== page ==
NACC Competes in Project MFG During National Apprenticeship Week

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RAINSVILLE, Ala. – National Apprenticeship week is November 11 through 17. Some Northeast Alabama Community College students know first-hand the importance of an apprenticeship.

The goal of the Project MFG contest is to promote the value of careers in manufacturing trades and accelerate new entrants into the workforce.

It is also really complicated.

“We’re milling out a square and milling some extrusions on it we have programmers programming putting tool pass to it,” said NACC student John Headrick.

It takes a team of drafters, machinists, and welders to succeed.

The NACC Project MFG team is one of seven elite community college teams in the state working to make it to the state finals.

If they win there, they’ll go on to compete in the International Machine Tool Show in Chicago.

Students say a lot is on the line.

“It’s not just for our futures, it’s for the future of other students who are wanting to come here. Because doing this competition also allows us to get funding from the government to better these classes so they can get a better opportunity for their futures, too,” said NACC student Amy Hamilton.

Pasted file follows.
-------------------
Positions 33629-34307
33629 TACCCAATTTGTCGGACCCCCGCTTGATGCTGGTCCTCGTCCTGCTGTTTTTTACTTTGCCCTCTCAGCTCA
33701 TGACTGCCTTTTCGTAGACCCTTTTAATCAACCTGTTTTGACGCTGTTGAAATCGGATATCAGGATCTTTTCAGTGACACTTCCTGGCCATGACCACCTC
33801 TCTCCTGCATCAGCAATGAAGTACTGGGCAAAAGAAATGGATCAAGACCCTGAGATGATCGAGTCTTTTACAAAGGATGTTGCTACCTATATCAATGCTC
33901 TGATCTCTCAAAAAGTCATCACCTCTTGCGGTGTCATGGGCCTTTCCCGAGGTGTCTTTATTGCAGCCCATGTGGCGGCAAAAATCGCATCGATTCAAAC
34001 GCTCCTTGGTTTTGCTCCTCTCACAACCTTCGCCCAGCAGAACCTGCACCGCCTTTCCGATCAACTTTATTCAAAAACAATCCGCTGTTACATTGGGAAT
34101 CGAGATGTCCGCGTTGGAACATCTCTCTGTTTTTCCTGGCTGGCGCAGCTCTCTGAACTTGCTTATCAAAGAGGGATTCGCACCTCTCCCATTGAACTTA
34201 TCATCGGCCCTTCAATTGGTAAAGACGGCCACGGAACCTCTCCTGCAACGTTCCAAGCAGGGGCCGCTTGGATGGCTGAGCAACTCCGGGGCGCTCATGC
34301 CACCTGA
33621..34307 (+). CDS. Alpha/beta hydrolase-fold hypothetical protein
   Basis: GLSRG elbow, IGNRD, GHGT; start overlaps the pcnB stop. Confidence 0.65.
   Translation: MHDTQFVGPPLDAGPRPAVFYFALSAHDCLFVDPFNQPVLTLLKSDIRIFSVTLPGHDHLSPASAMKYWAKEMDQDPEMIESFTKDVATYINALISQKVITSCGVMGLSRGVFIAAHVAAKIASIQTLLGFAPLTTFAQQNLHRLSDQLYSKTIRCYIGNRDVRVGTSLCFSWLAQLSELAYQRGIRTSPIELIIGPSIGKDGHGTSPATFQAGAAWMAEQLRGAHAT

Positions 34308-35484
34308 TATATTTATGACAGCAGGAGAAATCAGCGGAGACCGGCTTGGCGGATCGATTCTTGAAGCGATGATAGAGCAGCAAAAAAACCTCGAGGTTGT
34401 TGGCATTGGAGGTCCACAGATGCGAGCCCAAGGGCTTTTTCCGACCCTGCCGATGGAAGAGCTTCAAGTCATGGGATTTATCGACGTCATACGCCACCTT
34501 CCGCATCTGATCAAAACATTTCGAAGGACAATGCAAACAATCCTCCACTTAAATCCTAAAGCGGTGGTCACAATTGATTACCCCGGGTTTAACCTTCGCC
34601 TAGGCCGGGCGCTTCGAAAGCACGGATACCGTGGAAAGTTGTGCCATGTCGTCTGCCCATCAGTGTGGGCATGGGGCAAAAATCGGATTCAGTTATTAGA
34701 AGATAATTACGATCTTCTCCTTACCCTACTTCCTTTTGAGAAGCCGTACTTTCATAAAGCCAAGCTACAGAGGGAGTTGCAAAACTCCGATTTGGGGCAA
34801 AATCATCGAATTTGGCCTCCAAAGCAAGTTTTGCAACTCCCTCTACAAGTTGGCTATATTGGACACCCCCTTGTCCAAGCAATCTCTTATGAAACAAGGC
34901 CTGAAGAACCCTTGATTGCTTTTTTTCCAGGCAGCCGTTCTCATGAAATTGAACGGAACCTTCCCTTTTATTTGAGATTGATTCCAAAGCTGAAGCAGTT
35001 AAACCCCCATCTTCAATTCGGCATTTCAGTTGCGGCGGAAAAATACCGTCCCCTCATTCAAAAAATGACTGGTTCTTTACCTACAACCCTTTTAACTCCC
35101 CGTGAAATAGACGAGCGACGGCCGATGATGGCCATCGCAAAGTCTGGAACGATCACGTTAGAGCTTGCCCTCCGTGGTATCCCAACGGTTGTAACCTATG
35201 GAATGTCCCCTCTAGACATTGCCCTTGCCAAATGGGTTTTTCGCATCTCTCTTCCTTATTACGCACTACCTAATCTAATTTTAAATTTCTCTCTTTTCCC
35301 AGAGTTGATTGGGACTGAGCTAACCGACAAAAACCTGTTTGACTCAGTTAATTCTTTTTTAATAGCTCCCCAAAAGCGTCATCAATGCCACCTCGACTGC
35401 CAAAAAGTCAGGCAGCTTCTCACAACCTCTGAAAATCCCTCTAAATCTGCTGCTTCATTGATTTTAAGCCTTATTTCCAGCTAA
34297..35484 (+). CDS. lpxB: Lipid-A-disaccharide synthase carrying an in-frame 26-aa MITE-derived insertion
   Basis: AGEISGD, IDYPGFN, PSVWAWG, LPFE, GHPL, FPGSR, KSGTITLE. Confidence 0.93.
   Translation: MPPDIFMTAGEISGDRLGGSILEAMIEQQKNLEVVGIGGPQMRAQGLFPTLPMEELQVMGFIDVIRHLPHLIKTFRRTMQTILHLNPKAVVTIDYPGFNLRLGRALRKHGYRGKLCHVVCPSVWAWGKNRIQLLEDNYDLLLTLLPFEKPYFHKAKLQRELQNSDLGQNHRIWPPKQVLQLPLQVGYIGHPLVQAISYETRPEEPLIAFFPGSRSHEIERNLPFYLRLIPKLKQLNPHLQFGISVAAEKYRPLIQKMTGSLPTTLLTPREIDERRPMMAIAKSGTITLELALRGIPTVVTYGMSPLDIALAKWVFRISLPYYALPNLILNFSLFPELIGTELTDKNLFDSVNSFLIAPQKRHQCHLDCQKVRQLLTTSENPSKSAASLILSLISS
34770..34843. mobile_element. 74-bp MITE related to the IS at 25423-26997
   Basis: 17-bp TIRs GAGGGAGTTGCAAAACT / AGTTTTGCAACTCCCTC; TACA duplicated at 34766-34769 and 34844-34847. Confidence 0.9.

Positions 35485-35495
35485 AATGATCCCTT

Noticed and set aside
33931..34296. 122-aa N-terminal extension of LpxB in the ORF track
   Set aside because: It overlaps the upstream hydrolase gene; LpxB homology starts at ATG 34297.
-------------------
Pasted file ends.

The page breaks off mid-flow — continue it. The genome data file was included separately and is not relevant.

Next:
NACC machine tool instructor Hugo DeAngelis said the Department of Defense is sponsoring the competition to raise schools to a higher standard.

Hamilton and Headrick are apprentices at local businesses.

“You get the education side and the industry side, I believe it’s very important to get into. That way you can get more experience before you are turned loose into the field of your choice,” said Headrick.

DeAngelis told WHNT News it is those real-world work skills employers are needing right now.

“This is to address the skills gap in advanced manufacturing. Not many shops have this fifth axis element, not many schools have it, not many states have it, so education is trying to get ahead of the curb and develop students that can run these fifth axis machines,” said DeAngelis.

DeAngelis said the Tennessee Valley is covered with manufacturing jobs, so this education is not only beneficial to the students, but also to the local workforce and economy.

“Machinists are involved in every day of your life. Everything you look at, there was a mold, or stamp, or a punch, or something made to produce that part,” said DeAngelis.

18-year-old Hamilton participated in dual enrollment during high school with NACC.

She also took advantage of NACC’s early enrollment program.

Hamilton graduated with her associate degree in May 2020. She plans to continue her education before going into the workforce.

Headrick has been a NACC student for two years. He is an apprentice and full-time employee at GH Metal Solutions.

Ryan Rogers and Riley Biddle are two drafters on the NACC Project MFG team.

Rogers participated in dual enrollment. He plans to go straight into the local workforce after graduation in May 2020.

Biddle is an apprentice at GH Metal Solutions. He plans to continue working there after graduating in May 2020.

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